How SAT Scores Stack Up

by Gillian White

According to this year's crop of of standardized test scores, it looks like high school kids aren't all that prepared for the rigors of college academics.

According to a new report by The College Board, the organization that administers the dreaded right-of-passage SAT test, only 43 percent of test takers in the class of 2013 got a score that indicates that they're prepared to succeed during their freshman year of college. That number has remained stagnant over the past few years.

And as for the alternative ACT test? The numbers there are even more dismal. According to the Iowa-based ACT, only 26 percent of high school kids taking the test, which covers English, science, reading and math, got scores that suggest they're ready to hit the ground running at their college of choice. For ACT takers, that's actually an improvement, up from 25 percent in 2012 and 23 percent five years ago.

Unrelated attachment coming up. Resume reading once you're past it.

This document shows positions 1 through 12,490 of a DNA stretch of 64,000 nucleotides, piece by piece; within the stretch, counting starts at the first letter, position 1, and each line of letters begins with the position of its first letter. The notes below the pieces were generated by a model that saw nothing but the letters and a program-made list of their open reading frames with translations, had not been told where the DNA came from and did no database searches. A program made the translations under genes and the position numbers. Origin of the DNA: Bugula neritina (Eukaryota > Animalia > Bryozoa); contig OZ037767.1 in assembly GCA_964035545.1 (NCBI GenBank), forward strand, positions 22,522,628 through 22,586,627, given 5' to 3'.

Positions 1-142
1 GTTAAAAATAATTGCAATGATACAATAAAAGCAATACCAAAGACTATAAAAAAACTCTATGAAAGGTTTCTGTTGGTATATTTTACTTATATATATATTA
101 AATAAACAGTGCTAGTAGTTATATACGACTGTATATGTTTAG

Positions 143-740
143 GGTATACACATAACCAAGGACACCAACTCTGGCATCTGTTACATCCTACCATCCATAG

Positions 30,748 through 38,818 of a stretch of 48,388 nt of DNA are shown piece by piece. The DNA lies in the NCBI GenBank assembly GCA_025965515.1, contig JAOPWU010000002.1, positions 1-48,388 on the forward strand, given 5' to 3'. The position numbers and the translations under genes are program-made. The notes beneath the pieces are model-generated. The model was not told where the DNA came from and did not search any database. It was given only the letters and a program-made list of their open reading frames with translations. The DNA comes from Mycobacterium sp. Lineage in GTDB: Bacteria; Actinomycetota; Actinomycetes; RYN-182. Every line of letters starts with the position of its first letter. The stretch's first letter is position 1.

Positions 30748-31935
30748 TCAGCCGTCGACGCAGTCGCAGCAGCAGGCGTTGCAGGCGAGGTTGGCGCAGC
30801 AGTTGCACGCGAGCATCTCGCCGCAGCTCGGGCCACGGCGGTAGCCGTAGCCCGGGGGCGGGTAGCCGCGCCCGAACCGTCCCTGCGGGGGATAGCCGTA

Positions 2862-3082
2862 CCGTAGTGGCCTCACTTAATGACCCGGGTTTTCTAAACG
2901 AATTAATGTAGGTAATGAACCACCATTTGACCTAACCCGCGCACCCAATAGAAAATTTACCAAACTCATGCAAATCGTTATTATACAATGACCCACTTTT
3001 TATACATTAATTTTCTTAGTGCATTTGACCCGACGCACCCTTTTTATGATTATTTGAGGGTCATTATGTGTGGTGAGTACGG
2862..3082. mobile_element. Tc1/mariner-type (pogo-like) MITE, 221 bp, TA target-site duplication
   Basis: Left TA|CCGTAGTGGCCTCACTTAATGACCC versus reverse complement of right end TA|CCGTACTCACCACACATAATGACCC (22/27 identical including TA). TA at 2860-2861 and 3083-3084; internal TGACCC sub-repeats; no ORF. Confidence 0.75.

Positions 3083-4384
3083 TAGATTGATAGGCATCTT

Average reading scores for the SAT were 496, a drop of one point from 2011. And average math scores were 514, the same as they have been for the past three years. For the more recently added writing section, average scores this year were 488, down one point for 2011.

In 2013, 494 people showed everyone else up and got a perfect score. They represented less than one-third of one percent of test takers.

The breakdown of results for test takers for both exams showed familiar tropes. Minority and low-income students tended to do more poorly than their white and Asian counterparts, but showed some improvement from previous years. Men performed better when it came to the reading and math sections, while women surpassed them in writing.

Still, all in all, it is a dismal report for college-bound students. In the report, the Board wrote, "With our country struggling to compete in a global marketplace and millions of skilled jobs left unfilled here at home, it is essential to ensure that our students are prepared for college and careers."

Echoing those sentiments College Board President David Coleman said that the stagnation in achievement on the test was a "call to action."

Kids these days. Too busy twerking.